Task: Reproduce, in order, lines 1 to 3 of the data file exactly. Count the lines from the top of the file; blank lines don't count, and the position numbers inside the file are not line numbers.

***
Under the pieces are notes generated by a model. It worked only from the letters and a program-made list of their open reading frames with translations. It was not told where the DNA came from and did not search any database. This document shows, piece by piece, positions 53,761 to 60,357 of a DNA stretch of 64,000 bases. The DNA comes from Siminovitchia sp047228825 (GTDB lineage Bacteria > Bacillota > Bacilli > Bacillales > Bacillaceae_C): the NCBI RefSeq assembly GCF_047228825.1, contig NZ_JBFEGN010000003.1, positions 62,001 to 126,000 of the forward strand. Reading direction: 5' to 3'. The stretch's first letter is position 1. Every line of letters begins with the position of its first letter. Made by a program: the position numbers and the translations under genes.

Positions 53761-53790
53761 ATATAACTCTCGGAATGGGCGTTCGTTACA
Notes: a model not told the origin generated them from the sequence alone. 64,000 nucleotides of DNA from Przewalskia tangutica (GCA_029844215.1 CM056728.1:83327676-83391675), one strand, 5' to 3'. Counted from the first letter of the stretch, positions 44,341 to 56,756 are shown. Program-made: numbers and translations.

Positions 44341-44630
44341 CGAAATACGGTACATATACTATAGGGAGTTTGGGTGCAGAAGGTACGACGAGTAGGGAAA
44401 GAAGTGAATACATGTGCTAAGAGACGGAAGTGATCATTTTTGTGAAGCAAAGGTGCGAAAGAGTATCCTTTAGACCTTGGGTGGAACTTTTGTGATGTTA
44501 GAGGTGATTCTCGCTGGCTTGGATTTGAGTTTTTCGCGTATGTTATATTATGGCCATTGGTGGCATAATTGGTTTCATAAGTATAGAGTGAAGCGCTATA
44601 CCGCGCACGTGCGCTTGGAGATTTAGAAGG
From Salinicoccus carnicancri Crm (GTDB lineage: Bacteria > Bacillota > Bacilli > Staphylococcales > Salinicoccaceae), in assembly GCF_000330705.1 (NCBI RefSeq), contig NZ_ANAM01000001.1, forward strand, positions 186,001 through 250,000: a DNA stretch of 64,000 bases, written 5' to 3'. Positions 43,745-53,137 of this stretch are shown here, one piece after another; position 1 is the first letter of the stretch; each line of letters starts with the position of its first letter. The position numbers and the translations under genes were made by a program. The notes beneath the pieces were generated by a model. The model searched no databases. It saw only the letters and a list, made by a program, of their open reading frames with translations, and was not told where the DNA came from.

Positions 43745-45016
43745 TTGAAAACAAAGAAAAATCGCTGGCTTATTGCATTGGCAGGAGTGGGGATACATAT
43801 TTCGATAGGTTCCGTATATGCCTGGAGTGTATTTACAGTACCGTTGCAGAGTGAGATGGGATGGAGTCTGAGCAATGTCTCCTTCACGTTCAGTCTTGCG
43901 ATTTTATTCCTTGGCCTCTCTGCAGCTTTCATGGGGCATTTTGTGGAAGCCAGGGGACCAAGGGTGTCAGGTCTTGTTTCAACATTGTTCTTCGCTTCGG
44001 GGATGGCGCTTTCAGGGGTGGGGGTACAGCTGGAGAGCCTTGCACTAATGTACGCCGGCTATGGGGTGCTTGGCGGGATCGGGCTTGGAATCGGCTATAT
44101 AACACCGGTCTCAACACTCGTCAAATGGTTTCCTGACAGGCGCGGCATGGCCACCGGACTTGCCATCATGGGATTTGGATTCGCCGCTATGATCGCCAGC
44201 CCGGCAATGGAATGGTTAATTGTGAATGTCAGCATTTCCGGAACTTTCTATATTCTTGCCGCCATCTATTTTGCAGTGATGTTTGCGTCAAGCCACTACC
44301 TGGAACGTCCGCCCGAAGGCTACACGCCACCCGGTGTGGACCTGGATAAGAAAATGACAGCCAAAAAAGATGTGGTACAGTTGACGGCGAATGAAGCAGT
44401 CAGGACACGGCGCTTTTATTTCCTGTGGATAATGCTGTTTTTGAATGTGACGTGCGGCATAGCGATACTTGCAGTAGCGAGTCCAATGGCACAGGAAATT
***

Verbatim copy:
Under the pieces are notes generated by a model. It worked only from the letters and a program-made list of their open reading frames with translations. It was not told where the DNA came from and did not search any database. This document shows, piece by piece, positions 53,761 to 60,357 of a DNA stretch of 64,000 bases. The DNA comes from Siminovitchia sp047228825 (GTDB lineage Bacteria > Bacillota > Bacilli > Bacillales > Bacillaceae_C): the NCBI RefSeq assembly GCF_047228825.1, contig NZ_JBFEGN010000003.1, positions 62,001 to 126,000 of the forward strand. Reading direction: 5' to 3'. The stretch's first letter is position 1. Every line of letters begins with the position of its first letter. Made by a program: the position numbers and the translations under genes.

Positions 53761-53790
53761 ATATAACTCTCGGAATGGGCGTTCGTTACA